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71 J Littlewood, “How Norms Breakdown: Can Chemical and Biological Weapons Become Accepted?” ISA conference paper (2016).

72 R Guthrie, as quoted in E Graham-Harrison, “Chemical weapons attacks in Syria may normalise war crimes, experts warn”, The Guardian (11 August 2016).

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81 R Callimachi, “Not ‘Lone Wolves’ After All: How ISIS Guides World’s Terror Plots From Afar” The New York Times (4 February 2017), available at <>.

82 Ellis and others, supra, note 80.

83 J Burke, “The Myth of the ‘lone Wolf’ Terrorist” The Guardian (30 March 2017), available at <>.

84 Callimachi, supra, note 81.

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86 Moghadam, supra, note 68.

87 Gill and others, supra, note 38.

88 Brown, S, “Man Who Bought Ricin Dealt in ‘death’, Prosecutors SayNew York Daily News (2015)Google Scholar; supra, note 28; Stanton, S and Walsh, D, “Inspired by ‘Breaking Bad,’ Carmichael man turned to Internet poison salesThe Sacremento Bee (2016); Nelson, D, “Iowa man gets 35 years for ‘Breaking Bad’ ricin murder plot”, News 10 ABC (2016).

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90 J Welsh, “A Comparative Exploration of Acid Attack Violence”, Center for Global on International Health, Carolina Papers on International Health No 32 (2009).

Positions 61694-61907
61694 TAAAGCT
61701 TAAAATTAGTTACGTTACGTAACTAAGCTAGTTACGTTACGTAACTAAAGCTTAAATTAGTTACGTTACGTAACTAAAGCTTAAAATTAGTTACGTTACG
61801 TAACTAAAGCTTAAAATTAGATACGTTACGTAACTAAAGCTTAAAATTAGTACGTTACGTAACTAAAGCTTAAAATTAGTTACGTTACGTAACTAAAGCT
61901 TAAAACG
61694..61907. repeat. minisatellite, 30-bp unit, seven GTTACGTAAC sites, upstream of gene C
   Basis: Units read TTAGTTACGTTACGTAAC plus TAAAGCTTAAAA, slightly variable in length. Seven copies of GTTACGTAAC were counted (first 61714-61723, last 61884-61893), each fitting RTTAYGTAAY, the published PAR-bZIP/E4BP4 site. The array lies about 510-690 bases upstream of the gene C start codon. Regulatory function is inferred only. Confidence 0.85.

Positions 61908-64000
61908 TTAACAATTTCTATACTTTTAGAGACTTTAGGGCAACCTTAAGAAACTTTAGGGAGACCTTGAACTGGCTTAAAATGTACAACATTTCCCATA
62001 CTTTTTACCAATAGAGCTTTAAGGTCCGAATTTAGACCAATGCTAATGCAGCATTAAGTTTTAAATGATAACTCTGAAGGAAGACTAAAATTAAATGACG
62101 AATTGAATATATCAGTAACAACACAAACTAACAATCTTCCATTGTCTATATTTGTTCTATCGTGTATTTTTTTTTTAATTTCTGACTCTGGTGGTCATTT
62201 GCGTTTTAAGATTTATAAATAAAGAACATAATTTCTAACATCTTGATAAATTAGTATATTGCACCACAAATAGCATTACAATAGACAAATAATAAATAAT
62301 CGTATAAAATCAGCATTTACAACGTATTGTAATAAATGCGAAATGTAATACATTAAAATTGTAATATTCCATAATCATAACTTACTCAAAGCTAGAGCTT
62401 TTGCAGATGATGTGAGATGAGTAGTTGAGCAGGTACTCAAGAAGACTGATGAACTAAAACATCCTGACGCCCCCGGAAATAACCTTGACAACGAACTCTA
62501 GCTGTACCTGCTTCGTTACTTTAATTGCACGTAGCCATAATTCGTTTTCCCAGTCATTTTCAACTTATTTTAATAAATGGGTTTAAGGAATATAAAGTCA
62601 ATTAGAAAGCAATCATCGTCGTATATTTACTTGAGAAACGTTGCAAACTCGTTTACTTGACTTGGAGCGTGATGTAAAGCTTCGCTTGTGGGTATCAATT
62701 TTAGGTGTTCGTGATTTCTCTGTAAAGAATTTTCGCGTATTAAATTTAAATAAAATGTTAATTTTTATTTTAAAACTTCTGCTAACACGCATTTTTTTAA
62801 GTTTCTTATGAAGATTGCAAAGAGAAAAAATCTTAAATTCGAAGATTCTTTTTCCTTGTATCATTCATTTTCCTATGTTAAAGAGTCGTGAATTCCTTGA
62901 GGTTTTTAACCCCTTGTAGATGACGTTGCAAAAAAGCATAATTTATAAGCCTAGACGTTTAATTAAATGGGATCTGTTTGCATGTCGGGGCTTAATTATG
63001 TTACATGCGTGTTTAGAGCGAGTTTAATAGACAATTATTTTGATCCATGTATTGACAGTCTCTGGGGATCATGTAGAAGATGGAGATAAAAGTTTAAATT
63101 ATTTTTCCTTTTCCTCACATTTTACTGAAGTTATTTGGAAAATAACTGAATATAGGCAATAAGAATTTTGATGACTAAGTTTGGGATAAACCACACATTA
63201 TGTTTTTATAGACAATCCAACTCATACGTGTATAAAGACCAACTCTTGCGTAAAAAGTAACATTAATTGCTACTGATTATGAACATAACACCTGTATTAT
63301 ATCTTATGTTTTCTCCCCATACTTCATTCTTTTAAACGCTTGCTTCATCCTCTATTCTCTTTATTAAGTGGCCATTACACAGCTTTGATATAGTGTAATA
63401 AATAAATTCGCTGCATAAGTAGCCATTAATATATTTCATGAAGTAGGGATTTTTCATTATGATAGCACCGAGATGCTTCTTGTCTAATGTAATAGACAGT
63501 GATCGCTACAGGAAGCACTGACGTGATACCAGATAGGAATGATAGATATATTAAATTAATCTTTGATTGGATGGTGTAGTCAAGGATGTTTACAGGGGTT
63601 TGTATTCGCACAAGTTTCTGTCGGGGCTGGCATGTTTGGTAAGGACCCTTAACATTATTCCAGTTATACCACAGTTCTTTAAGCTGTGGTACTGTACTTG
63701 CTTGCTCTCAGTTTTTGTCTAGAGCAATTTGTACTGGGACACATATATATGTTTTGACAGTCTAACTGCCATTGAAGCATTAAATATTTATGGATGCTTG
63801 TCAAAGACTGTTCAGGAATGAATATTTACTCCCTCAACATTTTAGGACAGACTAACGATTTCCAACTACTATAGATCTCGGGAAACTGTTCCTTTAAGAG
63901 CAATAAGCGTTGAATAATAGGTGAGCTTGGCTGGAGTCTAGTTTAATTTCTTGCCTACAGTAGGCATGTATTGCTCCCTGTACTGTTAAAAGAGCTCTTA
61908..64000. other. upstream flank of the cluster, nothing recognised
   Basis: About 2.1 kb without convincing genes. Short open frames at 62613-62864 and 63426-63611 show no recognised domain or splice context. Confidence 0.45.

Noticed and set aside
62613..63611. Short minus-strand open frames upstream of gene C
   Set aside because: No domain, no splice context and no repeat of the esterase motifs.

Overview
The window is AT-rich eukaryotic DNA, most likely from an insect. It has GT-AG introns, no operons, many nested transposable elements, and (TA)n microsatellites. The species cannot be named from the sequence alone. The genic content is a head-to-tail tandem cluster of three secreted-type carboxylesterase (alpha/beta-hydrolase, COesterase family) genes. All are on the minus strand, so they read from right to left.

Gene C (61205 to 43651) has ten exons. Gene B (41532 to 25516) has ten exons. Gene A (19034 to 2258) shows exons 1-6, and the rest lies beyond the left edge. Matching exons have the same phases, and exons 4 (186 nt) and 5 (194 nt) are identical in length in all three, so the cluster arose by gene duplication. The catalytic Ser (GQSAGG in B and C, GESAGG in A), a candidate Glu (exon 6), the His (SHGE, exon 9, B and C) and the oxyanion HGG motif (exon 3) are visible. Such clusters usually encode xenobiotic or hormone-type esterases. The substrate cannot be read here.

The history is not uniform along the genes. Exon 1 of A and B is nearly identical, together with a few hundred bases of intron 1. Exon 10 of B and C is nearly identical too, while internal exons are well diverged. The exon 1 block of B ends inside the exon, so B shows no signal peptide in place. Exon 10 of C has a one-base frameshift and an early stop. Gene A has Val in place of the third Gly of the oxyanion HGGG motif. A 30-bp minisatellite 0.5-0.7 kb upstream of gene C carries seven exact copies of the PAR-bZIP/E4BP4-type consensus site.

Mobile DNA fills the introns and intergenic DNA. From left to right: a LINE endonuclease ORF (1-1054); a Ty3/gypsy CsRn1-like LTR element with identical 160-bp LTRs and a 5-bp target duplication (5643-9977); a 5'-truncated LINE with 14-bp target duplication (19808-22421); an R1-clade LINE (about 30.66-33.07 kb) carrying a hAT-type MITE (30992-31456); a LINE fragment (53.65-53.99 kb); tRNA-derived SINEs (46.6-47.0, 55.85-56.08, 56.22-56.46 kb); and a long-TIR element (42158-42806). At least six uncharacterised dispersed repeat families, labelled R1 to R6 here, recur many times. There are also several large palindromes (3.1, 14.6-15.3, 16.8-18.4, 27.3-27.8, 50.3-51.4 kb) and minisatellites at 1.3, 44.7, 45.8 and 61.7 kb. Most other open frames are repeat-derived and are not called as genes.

91 Syrian American Medical Society, “A New Normal – Ongoing Chemical Weapons Attacks in Syria” (2016).

92 OPCW/UN, “Third Report of the Organization for the Prohibition of Chemical Weapons-United Nations Joint Investigative Mechanism” (2016); and OPCW/UN, 2016. Fourth report of the Organization for the Prohibition of Chemical Weapons-United Nations Joint Investigative Mechanism.

93 Marea, Aleppo governorate, 21 August 2015. OPCW/UN, “Third Report of the Organization for the Prohibition of Chemical Weapons-United Nations Joint Investigative Mechanism” (2016) p. 14.

94 France, “Allegations of Use of Chemical Weapons in Syria since 2012” (2017), available at <>.

95 Kollars and Bristert, supra, note 76.

96 Rogers, supra, note 7.

97 G Ackerman, “Appendix III’ in Rasmussen, supra, note 11.